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Anderson: Focusing on what Kyrie said about LeBron is you missing the point

Ty Anderson
September 19, 2017 - 5:09 am

If you saw Kyrie Irving appear on ESPN’s “First Take” and walked away from it fixated on what he said about former teammate LeBron James and their relationship before and after Irving’s trade to Boston, you weren’t really paying attention to what he said.

When watching the 25-year-old’s Irving at times strange showing on ESPN, it was obvious that he could not care less about what the public thinks about his relationship with James. Or what he thinks about James, for that matter. It truly didn’t seem to matter, and despite relentless pestering from Stephen A. Smith and Max Kellerman, Irving found a way to spend all of eight words talking about James and how it possibly relates to what he's doing now (spoiler: it doesn't).

Irving instead talked about the opportunity he now has with the Celtics, his need for happiness as a professional, and the room for his game to grow outside of the one-on-one system he obviously felt trapped in, as well as the person he felt stunned as from a development standpoint while riding shotgun with LeBron in Cleveland.

“It’s just there comes a time when you mature as an individual. It’s time to make that decision. And there is no looking back from that standpoint. There is no time to figure out how to save someone’s feelings, when ultimately you have to be selfish in figuring out what you want to do,” Irving admitted. “And it wasn’t about me not wanting to win [in Cleveland]. It wasn’t anything about that. I want to be extremely, extremely happy in perfecting my craft. And that was the only intent that I have in all of this.

“I’m ecstatic,” Irving said of his new opportunity with the Celtics. “I’m just looking forward to playing my position. I’m looking forward to becoming something that I’ve always envisioned myself being, and that’s being a complete point guard on a great team. I want to be able to come off pick-and-rolls and be able to dissect the defense. This is not a knock on anybody that I was playing with, but my role was completely different.”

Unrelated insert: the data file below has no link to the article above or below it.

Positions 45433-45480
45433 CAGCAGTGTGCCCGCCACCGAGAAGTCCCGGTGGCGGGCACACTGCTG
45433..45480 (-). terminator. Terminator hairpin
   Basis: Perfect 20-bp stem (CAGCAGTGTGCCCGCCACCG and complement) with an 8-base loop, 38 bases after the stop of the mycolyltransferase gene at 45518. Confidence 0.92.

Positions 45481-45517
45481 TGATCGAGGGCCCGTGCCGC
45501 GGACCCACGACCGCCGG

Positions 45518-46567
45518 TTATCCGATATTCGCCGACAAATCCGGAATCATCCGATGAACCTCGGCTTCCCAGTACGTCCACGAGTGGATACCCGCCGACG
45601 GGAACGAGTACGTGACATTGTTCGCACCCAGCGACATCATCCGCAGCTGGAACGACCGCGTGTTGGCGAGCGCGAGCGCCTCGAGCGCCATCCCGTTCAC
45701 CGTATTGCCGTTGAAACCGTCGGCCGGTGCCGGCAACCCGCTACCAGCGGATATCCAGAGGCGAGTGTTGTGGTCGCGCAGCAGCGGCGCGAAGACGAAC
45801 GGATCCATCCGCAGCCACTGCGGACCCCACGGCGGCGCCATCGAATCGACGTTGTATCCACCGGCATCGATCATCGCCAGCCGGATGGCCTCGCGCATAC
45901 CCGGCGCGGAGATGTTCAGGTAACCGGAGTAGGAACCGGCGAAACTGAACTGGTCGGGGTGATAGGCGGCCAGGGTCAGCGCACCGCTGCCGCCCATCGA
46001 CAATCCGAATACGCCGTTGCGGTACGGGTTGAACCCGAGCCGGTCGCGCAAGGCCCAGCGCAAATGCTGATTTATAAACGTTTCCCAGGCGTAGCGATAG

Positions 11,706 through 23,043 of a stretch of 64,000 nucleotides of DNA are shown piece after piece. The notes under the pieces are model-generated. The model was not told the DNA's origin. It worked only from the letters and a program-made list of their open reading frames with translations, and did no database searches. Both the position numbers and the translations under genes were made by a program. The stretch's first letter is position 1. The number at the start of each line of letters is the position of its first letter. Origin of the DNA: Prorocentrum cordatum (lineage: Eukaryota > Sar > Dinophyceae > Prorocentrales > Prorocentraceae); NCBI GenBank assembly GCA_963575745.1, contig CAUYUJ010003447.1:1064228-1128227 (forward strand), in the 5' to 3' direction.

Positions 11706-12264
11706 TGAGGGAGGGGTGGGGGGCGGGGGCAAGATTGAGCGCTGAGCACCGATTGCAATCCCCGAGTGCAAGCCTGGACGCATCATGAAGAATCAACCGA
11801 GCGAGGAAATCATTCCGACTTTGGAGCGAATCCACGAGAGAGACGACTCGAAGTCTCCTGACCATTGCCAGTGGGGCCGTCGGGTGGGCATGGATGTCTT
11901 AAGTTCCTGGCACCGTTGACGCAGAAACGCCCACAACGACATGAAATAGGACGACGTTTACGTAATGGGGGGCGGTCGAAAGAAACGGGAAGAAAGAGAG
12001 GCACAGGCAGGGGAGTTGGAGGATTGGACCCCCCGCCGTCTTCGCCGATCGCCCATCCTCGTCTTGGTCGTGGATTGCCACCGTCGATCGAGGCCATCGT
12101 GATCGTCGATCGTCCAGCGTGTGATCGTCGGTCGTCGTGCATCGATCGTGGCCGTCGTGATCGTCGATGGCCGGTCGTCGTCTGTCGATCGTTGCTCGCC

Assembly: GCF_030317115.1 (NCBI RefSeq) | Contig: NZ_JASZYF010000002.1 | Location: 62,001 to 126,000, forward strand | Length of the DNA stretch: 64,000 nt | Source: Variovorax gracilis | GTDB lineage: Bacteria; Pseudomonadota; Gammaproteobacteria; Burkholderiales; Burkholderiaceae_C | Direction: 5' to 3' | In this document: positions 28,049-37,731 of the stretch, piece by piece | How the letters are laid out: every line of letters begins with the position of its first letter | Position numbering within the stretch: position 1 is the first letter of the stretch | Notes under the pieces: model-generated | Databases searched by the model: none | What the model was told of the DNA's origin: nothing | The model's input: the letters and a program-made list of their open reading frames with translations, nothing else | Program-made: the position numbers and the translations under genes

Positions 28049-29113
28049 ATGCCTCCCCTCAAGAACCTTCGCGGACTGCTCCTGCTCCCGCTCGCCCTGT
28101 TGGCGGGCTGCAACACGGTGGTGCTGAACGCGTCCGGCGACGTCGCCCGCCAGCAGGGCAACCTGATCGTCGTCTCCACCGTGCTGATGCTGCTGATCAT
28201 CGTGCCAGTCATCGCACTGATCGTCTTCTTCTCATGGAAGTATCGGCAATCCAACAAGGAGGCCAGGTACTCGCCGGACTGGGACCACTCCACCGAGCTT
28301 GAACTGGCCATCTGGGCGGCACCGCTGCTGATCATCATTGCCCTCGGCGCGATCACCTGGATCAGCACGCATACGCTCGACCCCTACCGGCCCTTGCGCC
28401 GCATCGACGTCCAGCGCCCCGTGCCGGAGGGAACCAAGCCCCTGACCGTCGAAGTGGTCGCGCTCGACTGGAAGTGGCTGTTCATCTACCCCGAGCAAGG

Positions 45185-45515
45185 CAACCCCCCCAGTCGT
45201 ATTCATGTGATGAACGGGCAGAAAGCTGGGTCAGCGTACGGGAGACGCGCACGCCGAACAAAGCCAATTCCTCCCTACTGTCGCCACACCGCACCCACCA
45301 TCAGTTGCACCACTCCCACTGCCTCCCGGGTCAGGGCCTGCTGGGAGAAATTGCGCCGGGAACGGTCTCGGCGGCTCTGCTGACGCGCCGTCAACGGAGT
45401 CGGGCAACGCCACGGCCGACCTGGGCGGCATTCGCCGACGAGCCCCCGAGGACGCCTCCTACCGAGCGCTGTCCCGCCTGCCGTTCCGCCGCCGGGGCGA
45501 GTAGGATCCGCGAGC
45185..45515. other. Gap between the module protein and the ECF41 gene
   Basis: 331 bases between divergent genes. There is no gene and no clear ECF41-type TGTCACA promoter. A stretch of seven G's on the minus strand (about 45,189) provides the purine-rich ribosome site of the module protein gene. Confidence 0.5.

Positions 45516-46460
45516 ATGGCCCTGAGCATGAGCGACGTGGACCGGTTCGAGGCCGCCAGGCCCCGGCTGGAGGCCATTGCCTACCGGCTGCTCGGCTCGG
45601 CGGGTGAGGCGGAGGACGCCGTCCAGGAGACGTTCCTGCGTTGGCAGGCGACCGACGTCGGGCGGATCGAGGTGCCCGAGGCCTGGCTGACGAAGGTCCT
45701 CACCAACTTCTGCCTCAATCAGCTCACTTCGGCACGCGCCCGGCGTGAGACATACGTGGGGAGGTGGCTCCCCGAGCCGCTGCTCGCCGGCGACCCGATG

Irving later added that he ‘absolutely’ believes that he can win without James.

That is what the Celtics needed to hear and see, too, especially if Irving will indeed prove himself capable of being able to ignore the noise and become the star architect of the Celtic team that finally dethrones James for the East’s crown next spring.

His comments also spoke to the reason why the Celtics, despite being an enemy to Irving’s Cavaliers during his time there, were always high on his list. And with apologies for bursting your bubbles, Stephen and Max, it wasn’t just to stick it to LeBron either.

Irving is a basketball-obsessed lunatic that devotes almost all of his time to the game. The 6-foot-3 guard leaves this impression on literally everybody he comes in contact with, and it’s no secret why that would make the Celtics an appealing destination for him. In Boston, Irving will play the most important position for one of the league’s most innovative coaches in Brad Stevens (Irving also considered the Spurs a destination because of his respect for Gregg Popovich), and in a city where it’s winning basketball and not merely Basketball Presented By The LeBron Free Agency Saga Part II.